An antibiotic and a protein can work together to fight radiation-induced infections better than either can manage alone. Doctors already use antibiotics to treat radiation sickness. But the addition of a protein from the immune system — bactericidal/permeability-increasing protein (BPI), which acts against poisons called endotoxins — improves the survival rate of irradiated mice, according to a study published today in Science Translational Medicine.
The combination of BPI with the antibiotic fluoroquinolone helped mice that were treated up to a day after exposure to radiation. This is important, because most existing treatments for radiation sickness — including those stockpiled by the US government, such as potassium iodide and the protein granulocyte colony-stimulating factor — must be taken before or within hours of exposure, which is not always possible. In the event of a nuclear crisis that exposes hundreds or thousands of people to radiation, the ensuing chaos could delay treatment.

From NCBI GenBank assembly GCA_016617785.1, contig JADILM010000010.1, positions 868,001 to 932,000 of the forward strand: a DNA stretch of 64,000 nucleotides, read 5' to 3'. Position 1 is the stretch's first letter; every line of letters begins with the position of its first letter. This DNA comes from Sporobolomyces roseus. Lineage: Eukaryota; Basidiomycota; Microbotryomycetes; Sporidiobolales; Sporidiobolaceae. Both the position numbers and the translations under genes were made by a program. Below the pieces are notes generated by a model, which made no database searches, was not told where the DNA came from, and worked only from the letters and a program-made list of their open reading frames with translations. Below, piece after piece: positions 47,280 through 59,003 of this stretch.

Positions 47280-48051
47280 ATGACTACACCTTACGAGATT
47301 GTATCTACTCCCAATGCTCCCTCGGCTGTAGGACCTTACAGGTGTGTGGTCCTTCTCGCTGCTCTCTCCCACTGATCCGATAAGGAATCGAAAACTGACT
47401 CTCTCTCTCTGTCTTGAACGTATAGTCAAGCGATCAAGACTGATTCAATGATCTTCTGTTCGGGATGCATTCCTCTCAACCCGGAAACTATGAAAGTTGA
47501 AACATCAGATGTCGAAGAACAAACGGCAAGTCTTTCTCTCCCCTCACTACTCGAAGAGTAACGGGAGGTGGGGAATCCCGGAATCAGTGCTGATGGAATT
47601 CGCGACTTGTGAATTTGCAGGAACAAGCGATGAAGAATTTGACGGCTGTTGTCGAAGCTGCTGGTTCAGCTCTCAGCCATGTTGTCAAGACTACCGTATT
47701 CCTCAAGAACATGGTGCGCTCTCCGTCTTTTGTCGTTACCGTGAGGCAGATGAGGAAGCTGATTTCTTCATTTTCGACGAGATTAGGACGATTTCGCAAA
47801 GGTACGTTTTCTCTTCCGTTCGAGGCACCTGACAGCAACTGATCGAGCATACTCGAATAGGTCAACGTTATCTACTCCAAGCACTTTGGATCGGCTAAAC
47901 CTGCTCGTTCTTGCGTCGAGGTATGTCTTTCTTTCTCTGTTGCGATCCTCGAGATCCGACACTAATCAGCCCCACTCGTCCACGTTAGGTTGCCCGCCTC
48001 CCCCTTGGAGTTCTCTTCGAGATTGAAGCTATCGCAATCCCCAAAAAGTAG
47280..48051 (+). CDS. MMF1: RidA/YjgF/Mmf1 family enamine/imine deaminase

“The most important thing about the BPI and fluoroquinolone combination is that it is effective at 24 hours after exposure,” says Eva Guinan, a haematologist at Harvard Medical School in Boston, Massachusetts, who led the study.